George Hutchinson heard Mary Jane Kelly say to a suspect: “All right my dear. Come along you will be comfortable.” Mary sounded extremely comfortable.

STEP 4. ‘The Capture Phase’.

This is the phase or step in which the killer springs the trap he has set for his victims.

Researchers believe that ‘Jack’ struck his victims from behind, to catch her by surprise and to minimize the chances of her crying for help. He grabbed her throat with his bear hands, strangling her to unconsciousness. None of his victims appeared to have any time to put up much of a struggle.

STEP 5. ‘The Murder’.

The moment of actually causing the victims death, is normally the emotional high for most confessed serial killers. In these seconds, some killers have reported spontaneous orgasms to signify their moment of triumph.

The fact that the Whitechapel murderer appeared to strangle his victims to unconsciousness first, slash her throat to render her dead, before performing the mutilations, suggests that his prime goal was not to merely cause death but to satisfy some grizzly lust of his.

STEP 6. ‘The Totem Phase’.

The serial killer’s feeling of triumph normally fades rapidly once the victim is dead, so to prolong his/her pleasure, he/she will often remove and take a souvenir or totem associated with the victim.

Often the killer’s intention is to retain certain body parts as a big-game hunter mounts the head of his prey on a wall. John Christie stored his naked victims in his kitchen cupboard not only as trophies but as sexual partners. As Robert Hansen was a married man with a family, it would have been impossible for him to store human body parts, so instead he stole his victims jewelry. Other serial killers have collected footwear, clothing, nylon stockings, suspender belts, brassieres and panties.

In the case of the Whitechapel Murderer of 1888, his second victim, Annie Chapman was found to be missing two brass rings that she habitually wore. If we take the later case of Robert Hasen as a guide, the taking of his victims jewelry would indicate that he was not living alone. However her killer also took with him her womb, part of her vagina and part of her bladder. To me this indicates that there was a woman in his life, while he had a second lodgings to store the body parts.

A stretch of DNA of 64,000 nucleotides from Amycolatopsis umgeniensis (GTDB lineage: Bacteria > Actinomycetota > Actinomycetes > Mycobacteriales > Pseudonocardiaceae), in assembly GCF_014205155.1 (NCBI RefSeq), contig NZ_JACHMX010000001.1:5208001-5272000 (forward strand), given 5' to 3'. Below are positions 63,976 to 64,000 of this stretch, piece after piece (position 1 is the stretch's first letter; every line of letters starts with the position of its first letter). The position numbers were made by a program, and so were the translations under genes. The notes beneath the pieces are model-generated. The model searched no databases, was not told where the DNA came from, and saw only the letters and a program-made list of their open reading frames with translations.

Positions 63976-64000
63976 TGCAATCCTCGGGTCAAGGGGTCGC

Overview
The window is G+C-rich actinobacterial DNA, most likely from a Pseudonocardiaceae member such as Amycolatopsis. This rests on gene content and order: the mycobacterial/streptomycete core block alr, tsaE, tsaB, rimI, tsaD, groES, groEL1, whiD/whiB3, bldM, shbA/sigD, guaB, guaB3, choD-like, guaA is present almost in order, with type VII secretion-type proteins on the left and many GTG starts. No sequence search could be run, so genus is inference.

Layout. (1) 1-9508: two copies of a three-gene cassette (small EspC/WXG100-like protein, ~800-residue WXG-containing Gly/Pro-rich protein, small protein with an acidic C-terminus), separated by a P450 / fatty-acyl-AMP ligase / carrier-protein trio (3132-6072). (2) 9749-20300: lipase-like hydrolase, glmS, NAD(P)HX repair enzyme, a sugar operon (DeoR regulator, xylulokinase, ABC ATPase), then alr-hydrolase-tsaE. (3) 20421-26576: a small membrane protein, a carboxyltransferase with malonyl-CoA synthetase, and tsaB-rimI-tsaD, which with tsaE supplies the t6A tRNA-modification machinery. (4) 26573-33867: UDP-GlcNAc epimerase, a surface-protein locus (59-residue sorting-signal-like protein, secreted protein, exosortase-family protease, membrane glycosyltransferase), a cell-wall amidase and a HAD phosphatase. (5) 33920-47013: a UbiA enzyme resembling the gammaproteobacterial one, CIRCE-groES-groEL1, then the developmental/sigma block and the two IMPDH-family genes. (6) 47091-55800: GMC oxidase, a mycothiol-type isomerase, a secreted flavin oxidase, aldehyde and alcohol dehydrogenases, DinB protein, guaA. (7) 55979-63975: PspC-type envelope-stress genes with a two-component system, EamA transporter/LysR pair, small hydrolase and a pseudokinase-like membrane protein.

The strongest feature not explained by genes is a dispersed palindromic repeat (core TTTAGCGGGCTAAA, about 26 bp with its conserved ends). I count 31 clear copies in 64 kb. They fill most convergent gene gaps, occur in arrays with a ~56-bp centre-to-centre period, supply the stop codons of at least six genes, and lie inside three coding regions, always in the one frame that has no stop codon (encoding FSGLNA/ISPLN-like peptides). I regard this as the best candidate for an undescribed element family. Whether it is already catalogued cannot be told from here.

Catharine Eddowes was the Ripper’s fourth victim, who was found to have had one kidney removed from her corpse. Dr. Gordon Brown who performed her autopsy concluded that the murderer possessed great surgical skill, but as motiveless murders were uncommon, (and taking note of later serial killers), the possession of body parts as trophies was a common step in the killer’s triumph.

The Ripper’s fifth and final victim, Mary Jane Kelly, had her heart removed and taken from the crime scene, which to me and others suggests the murderer was closer to Mary. The killer stole Mary’s heart!

STEP 7. ‘The Depression Phase’.

Dr. Joel Norris writes that after a killer causes a death, ‘post-homicidal depression’ sets in and triggers the cycle of steps to beginning all over again. This is why a serial killer kills more than once and isn’t known to stop killing until he/she is caught or dies.

Serial killer Ted Bundy confessed that he never really got what he had hoped for out of his murders. Kallinger reported the same, as did Henry Lee Lucus and others. After the most recent murder, the serial killer experiences an emotional let-down and will inhabit a shadowy world of gloom until that person again begins to enter their own world of perverted fantasy, as described in ‘Step 1.’


* ‘The Many Faces of Jack the Ripper’
- M.J. Trow.

* ‘A-Z Encyclopedia Of Serial Killers’
- Harold Schechter & David Everitt.

* ‘The Crime Library’

Related pages:
  Leanne Perry
       Dissertations: A Summarized History of Forensic Science 
       Dissertations: Did Jack the Ripper Use Chloroform? 
       Dissertations: Spring-Heeled Jack: Fiction Based on Fact 
       Dissertations: Terror in Whitechapel! 
       Dissertations: The Hitler Diaries 
       Ripper Media: Catch Me When You Can